Purpose – For more than ten years, the value of additive manufacturing (AM) for after-sales service logistics has been propagated. Today, however, only few applications are observed in practice. In this paper, possible reasons for this discrepancy are discussed and a method is developed to simplify the identification of economically valuable and technologically feasible business cases. Design/methodology/approach – The approach is based on the Analytic Hierarchy Process (AHP) and relies on spare part information that is easily retrievable from the company databases. This has two advantages: first, the approach can be customized towards specific company characteristics, and second, a very large number of spare parts may be assessed simultaneously. A field study is discussed in order to demonstrate and validate the approach in practice. Furthermore, sensitivity analyses are performed to evaluate the robustness of the method. Findings – Results provide evidence that the method allows a valid prioritization of a large spare part assortment. Also, sensitivity analyses clarify the robustness of the approach and illustrate the flexibility of applying the method in practice. More than 1000 positive business cases of AM for after-sales service logistics have been identified based on the method. Originality/value – The developed method enables companies to rank spare parts according to their potential value when produced with AM. As a result, companies can evaluate the most promising spare parts first. This increases the effectiveness and efficiency of identifying business cases and thus may support the adoption of AM in after-sales service supply chains.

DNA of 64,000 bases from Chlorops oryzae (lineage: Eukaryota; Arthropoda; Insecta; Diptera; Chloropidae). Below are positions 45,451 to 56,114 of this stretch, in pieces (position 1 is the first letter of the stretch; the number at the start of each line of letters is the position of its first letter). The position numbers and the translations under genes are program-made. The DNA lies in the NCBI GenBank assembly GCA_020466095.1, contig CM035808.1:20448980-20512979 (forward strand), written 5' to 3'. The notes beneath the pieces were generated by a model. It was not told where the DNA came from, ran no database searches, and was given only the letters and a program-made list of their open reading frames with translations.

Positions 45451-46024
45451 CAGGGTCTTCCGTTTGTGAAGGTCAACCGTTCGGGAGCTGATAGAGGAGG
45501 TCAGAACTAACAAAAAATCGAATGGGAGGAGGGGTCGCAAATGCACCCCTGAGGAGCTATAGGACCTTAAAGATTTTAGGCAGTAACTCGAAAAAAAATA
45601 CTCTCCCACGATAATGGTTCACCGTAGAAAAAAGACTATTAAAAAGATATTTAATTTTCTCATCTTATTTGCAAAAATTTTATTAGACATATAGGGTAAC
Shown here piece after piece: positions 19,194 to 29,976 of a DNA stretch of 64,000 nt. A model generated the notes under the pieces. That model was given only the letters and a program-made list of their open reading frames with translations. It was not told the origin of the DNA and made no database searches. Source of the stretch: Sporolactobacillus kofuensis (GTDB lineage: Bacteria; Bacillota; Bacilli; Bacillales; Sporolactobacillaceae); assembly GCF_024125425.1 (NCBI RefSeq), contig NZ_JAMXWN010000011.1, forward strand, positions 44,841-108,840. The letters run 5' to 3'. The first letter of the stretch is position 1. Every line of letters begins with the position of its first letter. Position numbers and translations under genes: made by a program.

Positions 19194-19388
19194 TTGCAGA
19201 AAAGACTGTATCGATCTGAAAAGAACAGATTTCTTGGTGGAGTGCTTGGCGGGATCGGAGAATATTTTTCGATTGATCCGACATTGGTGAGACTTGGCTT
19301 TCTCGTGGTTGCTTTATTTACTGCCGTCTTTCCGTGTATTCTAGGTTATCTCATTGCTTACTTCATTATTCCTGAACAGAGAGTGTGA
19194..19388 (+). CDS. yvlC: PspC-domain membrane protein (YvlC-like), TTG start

|Place of Publication||Eindhoven, the Netherlands|
|Publisher||TU Eindhoven, Research School for Operations Management and Logistics (BETA)|
|Number of pages||32|
|Publication status||Published - 2016|
|Name||BETA working papers|
|Publisher||TU Eindhoven, Research School for Operations Management and Logistics (BETA|
Knofius, N., van der Heijden, M. C., & Zijm, W. H. M. (2016). Selecting parts for additive manufacturing in service logistics. (BETA working papers; No. 515). Eindhoven, the Netherlands: TU Eindhoven, Research School for Operations Management and Logistics (BETA).